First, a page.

And, as with Anthrax and Alice Cooper, I was left wanting to see, hear and know more about this band. I particularly liked the part when John Robb said to the audience “ask me any physics question” (I know for a fact that there were at least two physics teachers in the audience). So someone asked something like “what’s inside a black hole” and the whole audience went silent. Everyone’s attention was focussed on John Robb. Everyone was waiting, thinking “what’s he going to say?” He had clearly thought about all this stuff a lot and knew what he was on about, and I thought his answer was pretty impressive, especially since it was a random question asked by a member of the audience. I like randomness (all my Youtube videos end with “subscribe for more randomness”), and I like thinking about the nature of the universe. So I thought that was an excellent lead-in to the next song.
If the universe is being destroyed and remade from one moment to the next, then I never actually saw them because the past no longer exists. Which means I need to go and see them again. But when I see them again, they will be different and so will I, because you can’t cross the same river twice. Hmm…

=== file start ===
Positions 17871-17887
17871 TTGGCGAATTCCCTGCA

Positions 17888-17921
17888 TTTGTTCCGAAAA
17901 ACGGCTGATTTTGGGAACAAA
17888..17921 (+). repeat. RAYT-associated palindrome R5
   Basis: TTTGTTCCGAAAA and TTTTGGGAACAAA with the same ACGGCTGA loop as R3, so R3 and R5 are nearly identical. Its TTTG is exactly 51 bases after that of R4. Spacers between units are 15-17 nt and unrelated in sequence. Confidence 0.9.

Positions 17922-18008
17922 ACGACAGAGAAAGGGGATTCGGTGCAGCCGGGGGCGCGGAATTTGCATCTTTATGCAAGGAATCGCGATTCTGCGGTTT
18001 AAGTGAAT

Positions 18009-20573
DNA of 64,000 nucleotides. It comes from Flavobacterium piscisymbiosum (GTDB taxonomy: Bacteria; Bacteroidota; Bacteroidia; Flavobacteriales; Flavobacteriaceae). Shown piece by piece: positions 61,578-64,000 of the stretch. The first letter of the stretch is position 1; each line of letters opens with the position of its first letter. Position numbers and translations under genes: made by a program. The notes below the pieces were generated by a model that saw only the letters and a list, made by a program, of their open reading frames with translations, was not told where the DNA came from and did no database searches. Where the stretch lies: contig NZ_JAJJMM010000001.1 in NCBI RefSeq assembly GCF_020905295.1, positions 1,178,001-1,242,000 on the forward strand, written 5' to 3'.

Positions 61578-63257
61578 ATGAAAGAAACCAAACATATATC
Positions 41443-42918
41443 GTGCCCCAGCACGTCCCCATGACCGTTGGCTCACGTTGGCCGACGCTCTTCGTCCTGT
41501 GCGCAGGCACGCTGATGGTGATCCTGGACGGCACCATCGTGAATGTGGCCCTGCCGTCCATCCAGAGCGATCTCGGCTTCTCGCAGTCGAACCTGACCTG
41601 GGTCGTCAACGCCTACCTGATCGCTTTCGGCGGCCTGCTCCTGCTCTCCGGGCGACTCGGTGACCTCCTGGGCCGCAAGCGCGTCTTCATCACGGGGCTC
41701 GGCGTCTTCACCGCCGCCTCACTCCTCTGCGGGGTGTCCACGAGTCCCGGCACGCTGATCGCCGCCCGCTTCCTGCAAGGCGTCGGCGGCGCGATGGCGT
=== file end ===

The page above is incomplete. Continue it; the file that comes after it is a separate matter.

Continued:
At the end of the day, if you’re looking for a testosterone-fuelled shoutfest using three (established) chords, go and see Agnostic Front or someone similar. There’s absolutely nothing wrong with that side of punk, except that everyone thinks it’s the *only* side to punk, which just isn’t true. If you’re looking for a thought provoking, entertaining, wide variety of music that defies definition (and thus becomes what punk is supposed to be about), the Membranes are for you. Or you could take the blue pill instead.
Last night I saw the Northern Irish band Therapy? (the cryptic question mark is part of the name) supported by The Membranes, in Leeds. My Dearest and I managed to get right to the front at one side where there were a couple of seats because everyone else assumed someone was sitting there already (thanks for the tip, Stanley Milgram). Naturally we didn’t sit down.
This meant we were standing right next to the speakers, and they were deliciously LOUD. I should have paid attention to my ears at the point where I was getting ear pain, or the point when I was getting dizzy. But I didn’t. So now it’s the next morning, I have a loud whistling noise in the ear that was closest to the speaker, a quieter whistling noise in the other ear, I can’t hear a lot with my right ear, but I do have some PHENOMENAL PHOTOS to share with you. If you’re a Therapy? or The Membranes fan, you’re in for a treat (and if you’re in one of these bands and would like any of the full size pictures – in higher definition – for promo purposes etc, drop me an email at email@example.com and I’ll work out a way to get them to you). I’m going to split them into two posts, one for each band, and this first post is for the Therapy? pictures because that’s who we went to see. I’ll link The Membranes when I add their pictures tomorrow.